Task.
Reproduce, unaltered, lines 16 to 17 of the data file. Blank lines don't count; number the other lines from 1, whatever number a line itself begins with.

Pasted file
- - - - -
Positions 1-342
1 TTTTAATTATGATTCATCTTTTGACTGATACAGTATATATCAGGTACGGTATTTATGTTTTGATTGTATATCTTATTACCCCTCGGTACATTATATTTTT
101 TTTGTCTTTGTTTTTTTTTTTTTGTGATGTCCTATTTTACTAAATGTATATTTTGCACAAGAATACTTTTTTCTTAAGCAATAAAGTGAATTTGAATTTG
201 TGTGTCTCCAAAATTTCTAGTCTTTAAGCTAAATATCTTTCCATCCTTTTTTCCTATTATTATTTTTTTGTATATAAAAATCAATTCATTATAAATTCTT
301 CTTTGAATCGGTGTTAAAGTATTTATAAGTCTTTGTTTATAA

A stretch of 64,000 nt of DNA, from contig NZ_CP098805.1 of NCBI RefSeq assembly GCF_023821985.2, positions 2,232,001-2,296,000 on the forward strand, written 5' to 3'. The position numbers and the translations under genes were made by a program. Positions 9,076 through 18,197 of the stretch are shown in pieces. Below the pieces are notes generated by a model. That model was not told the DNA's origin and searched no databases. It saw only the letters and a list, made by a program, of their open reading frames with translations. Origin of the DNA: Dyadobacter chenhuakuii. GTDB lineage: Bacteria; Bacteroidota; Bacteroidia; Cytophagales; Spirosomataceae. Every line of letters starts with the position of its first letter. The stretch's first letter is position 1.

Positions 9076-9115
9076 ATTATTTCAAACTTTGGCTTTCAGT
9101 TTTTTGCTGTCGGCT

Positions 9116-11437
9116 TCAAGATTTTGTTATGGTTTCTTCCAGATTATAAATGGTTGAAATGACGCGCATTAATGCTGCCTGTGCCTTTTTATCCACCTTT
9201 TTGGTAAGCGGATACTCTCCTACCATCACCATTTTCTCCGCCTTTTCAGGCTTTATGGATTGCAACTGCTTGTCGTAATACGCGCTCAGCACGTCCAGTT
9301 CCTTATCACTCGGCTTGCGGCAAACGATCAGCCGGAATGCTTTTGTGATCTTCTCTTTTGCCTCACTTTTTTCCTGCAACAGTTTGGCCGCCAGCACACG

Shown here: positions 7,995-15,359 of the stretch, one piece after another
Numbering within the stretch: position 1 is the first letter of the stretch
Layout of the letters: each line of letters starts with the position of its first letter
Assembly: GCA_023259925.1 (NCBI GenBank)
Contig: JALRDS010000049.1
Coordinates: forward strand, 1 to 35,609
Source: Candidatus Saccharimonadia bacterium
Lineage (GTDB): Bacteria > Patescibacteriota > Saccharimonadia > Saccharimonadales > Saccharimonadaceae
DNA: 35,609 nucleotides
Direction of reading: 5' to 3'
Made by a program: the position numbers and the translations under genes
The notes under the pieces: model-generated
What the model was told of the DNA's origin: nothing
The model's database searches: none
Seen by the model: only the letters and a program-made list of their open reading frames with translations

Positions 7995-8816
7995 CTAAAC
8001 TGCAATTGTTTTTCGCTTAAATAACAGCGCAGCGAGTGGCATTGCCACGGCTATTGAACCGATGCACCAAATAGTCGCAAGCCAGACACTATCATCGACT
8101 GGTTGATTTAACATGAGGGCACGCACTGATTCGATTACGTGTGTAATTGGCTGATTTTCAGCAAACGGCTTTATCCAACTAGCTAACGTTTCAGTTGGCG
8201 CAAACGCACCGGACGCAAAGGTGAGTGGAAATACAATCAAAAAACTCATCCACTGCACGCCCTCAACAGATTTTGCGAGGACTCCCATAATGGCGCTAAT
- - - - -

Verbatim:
Layout of the letters: each line of letters starts with the position of its first letter
Assembly: GCA_023259925.1 (NCBI GenBank)